As subclauses “(a)-(b)” make clear, the software developer, as a condition of submitting her software in the contest, grants Netflix every license right under copyright law. That is, the rights to use, reproduce, distribute, modify (create derivative works), and publicly display/perform. Interestingly, albeit understandably, subclause “(a)” casts a wide net in order to remove all ambiguity by including within these rights all other IP rights (i.e., patent, trademark, and “ideas”) that are “related to” the participant’s software.
Like the scope of the license itself, these rights are expansive. While developers would surely anticipate Netflix’s use and commercialization of their software, they may be less aware of Netflix’s right to create derivative software that leverages the developer’s submitted work. This is true regardless of the developer’s initial intent for how the software would be used. Software developers considering this contest must be prepared to relinquish full control over their design, code, and future manipulation of their product, regardless of whether or not they win the contest.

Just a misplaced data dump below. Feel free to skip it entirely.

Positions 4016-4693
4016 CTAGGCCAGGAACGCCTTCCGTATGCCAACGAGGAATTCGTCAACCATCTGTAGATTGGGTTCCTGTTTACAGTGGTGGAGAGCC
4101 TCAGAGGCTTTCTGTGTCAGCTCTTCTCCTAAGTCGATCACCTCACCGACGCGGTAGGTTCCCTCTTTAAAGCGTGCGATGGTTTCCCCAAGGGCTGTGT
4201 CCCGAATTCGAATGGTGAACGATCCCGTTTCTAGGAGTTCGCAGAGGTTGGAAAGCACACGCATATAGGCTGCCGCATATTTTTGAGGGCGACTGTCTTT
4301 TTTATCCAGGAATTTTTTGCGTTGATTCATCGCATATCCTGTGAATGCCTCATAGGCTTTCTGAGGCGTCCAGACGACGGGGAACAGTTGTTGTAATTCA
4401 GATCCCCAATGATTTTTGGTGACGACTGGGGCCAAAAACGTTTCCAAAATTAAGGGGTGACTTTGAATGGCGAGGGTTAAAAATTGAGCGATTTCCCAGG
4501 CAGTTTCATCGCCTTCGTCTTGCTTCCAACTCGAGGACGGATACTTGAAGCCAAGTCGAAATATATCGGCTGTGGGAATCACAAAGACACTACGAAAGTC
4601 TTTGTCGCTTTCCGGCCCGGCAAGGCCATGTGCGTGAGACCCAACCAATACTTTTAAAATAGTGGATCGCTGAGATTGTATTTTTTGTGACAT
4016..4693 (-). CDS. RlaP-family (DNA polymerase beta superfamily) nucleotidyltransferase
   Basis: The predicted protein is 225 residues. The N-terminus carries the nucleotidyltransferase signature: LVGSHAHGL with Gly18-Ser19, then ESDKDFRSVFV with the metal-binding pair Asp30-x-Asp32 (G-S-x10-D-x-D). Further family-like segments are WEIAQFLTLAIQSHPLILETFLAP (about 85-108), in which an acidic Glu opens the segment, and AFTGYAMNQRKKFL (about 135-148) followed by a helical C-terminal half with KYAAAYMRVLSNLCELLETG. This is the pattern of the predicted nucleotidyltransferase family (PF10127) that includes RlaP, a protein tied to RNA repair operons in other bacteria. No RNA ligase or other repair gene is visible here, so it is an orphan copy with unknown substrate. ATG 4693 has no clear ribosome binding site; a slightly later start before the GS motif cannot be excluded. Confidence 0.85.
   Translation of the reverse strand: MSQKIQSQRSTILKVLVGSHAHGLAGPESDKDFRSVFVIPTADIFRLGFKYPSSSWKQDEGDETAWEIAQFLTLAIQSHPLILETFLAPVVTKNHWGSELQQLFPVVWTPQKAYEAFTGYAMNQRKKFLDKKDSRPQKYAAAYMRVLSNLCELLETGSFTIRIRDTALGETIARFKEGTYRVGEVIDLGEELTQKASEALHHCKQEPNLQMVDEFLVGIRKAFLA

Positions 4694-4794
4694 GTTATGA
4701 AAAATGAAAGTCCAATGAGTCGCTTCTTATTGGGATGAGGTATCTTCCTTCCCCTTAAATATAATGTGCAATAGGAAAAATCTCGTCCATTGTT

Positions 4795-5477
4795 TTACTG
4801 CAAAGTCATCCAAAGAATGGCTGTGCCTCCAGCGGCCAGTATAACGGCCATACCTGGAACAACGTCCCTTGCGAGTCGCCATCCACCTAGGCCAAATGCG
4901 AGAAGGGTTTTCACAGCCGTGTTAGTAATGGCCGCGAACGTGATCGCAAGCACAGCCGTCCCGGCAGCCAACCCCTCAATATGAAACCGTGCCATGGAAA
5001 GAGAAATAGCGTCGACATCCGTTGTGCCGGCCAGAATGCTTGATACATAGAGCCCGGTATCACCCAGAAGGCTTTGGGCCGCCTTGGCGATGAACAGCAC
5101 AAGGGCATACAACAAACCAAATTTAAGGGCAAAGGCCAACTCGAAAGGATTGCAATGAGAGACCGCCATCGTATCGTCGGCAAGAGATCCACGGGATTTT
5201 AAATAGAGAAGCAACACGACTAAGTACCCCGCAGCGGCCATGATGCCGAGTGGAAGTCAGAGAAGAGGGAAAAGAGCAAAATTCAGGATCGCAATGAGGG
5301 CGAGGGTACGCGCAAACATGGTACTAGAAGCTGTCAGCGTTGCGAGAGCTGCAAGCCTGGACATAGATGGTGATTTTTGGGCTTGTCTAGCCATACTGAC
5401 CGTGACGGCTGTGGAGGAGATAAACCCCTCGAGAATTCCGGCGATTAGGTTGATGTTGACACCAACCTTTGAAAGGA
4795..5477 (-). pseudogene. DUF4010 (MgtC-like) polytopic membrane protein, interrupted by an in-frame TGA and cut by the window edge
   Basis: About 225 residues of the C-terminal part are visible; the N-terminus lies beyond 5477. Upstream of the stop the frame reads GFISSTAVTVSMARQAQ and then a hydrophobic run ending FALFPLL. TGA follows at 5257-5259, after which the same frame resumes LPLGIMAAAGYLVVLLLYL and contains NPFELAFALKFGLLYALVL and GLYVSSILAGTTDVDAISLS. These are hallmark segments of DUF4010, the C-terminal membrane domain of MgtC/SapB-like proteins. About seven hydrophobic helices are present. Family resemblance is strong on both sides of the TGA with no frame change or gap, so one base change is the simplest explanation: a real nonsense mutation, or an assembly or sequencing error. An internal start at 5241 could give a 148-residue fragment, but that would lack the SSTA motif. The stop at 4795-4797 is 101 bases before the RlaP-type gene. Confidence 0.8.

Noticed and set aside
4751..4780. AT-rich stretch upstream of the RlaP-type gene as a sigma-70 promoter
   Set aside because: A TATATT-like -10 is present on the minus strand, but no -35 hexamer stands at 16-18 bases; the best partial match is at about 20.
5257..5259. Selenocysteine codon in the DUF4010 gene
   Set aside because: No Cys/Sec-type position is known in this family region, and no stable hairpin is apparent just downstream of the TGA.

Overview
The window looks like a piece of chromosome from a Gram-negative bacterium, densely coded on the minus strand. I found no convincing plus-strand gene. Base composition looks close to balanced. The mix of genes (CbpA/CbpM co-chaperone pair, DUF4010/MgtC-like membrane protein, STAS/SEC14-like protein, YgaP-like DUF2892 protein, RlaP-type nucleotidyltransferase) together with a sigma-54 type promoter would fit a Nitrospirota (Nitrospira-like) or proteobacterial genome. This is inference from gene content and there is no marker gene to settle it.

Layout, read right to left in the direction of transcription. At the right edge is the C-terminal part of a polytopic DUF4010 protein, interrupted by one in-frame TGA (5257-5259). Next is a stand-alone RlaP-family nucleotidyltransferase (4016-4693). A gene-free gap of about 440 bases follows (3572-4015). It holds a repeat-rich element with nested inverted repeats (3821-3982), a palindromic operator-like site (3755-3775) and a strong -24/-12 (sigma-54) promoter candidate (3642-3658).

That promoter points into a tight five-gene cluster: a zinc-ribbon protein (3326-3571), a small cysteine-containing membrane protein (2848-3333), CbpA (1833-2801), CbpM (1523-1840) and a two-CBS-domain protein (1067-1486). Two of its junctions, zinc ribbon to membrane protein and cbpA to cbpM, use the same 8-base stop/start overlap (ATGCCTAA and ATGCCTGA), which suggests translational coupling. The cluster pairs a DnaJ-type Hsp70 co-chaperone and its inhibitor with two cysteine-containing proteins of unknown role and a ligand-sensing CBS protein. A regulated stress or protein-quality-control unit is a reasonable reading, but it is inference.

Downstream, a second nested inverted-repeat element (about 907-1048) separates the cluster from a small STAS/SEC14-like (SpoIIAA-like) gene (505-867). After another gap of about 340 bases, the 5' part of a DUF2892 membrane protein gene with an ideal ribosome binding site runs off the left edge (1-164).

Finally, while somewhat beyond the scope of this post, it’s interesting to point out the final subclauses of this license, which include the following marketing rights and likeness rights:
[…] [to] (c) use the Licensed Work for Sponsor’s advertising and promotional purposes; and (d) except where prohibited by law, use the name, photograph, portrait, picture, voice, likeness, statements, and biographical information of you (and all members of your team, if applicable) for Sponsor’s advertising and promotional purposes, whether or not in connection with your Submission, in each case for the purpose of administering and promoting the Contest, any future Sponsor promotions, and/or Sponsor.